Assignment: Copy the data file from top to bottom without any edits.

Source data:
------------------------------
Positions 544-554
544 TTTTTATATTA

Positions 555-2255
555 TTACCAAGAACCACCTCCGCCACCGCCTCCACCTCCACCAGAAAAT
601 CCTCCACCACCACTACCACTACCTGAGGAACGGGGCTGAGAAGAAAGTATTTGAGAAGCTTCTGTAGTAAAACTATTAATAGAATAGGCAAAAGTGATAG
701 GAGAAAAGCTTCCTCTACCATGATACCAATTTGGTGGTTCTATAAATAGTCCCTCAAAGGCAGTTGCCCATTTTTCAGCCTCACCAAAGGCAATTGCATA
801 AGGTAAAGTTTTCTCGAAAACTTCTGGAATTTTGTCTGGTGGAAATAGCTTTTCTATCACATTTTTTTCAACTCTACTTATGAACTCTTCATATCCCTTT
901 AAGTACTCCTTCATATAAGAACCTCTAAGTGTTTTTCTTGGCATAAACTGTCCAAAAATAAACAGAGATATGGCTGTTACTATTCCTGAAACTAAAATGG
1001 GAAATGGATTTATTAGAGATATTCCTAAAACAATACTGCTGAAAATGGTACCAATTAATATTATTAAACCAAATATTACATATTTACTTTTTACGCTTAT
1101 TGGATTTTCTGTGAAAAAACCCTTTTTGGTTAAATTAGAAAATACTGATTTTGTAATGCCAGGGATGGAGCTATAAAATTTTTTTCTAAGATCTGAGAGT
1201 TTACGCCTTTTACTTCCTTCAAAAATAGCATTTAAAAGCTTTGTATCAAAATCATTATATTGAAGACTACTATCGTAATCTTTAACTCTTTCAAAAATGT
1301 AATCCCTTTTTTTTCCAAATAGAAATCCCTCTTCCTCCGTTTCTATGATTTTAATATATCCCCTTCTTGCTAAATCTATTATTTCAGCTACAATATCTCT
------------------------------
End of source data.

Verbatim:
Positions 544-554
544 TTTTTATATTA

Positions 555-2255
555 TTACCAAGAACCACCTCCGCCACCGCCTCCACCTCCACCAGAAAAT
601 CCTCCACCACCACTACCACTACCTGAGGAACGGGGCTGAGAAGAAAGTATTTGAGAAGCTTCTGTAGTAAAACTATTAATAGAATAGGCAAAAGTGATAG
701 GAGAAAAGCTTCCTCTACCATGATACCAATTTGGTGGTTCTATAAATAGTCCCTCAAAGGCAGTTGCCCATTTTTCAGCCTCACCAAAGGCAATTGCATA
801 AGGTAAAGTTTTCTCGAAAACTTCTGGAATTTTGTCTGGTGGAAATAGCTTTTCTATCACATTTTTTTCAACTCTACTTATGAACTCTTCATATCCCTTT
901 AAGTACTCCTTCATATAAGAACCTCTAAGTGTTTTTCTTGGCATAAACTGTCCAAAAATAAACAGAGATATGGCTGTTACTATTCCTGAAACTAAAATGG
1001 GAAATGGATTTATTAGAGATATTCCTAAAACAATACTGCTGAAAATGGTACCAATTAATATTATTAAACCAAATATTACATATTTACTTTTTACGCTTAT
1101 TGGATTTTCTGTGAAAAAACCCTTTTTGGTTAAATTAGAAAATACTGATTTTGTAATGCCAGGGATGGAGCTATAAAATTTTTTTCTAAGATCTGAGAGT
1201 TTACGCCTTTTACTTCCTTCAAAAATAGCATTTAAAAGCTTTGTATCAAAATCATTATATTGAAGACTACTATCGTAATCTTTAACTCTTTCAAAAATGT
1301 AATCCCTTTTTTTTCCAAATAGAAATCCCTCTTCCTCCGTTTCTATGATTTTAATATATCCCCTTCTTGCTAAATCTATTATTTCAGCTACAATATCTCT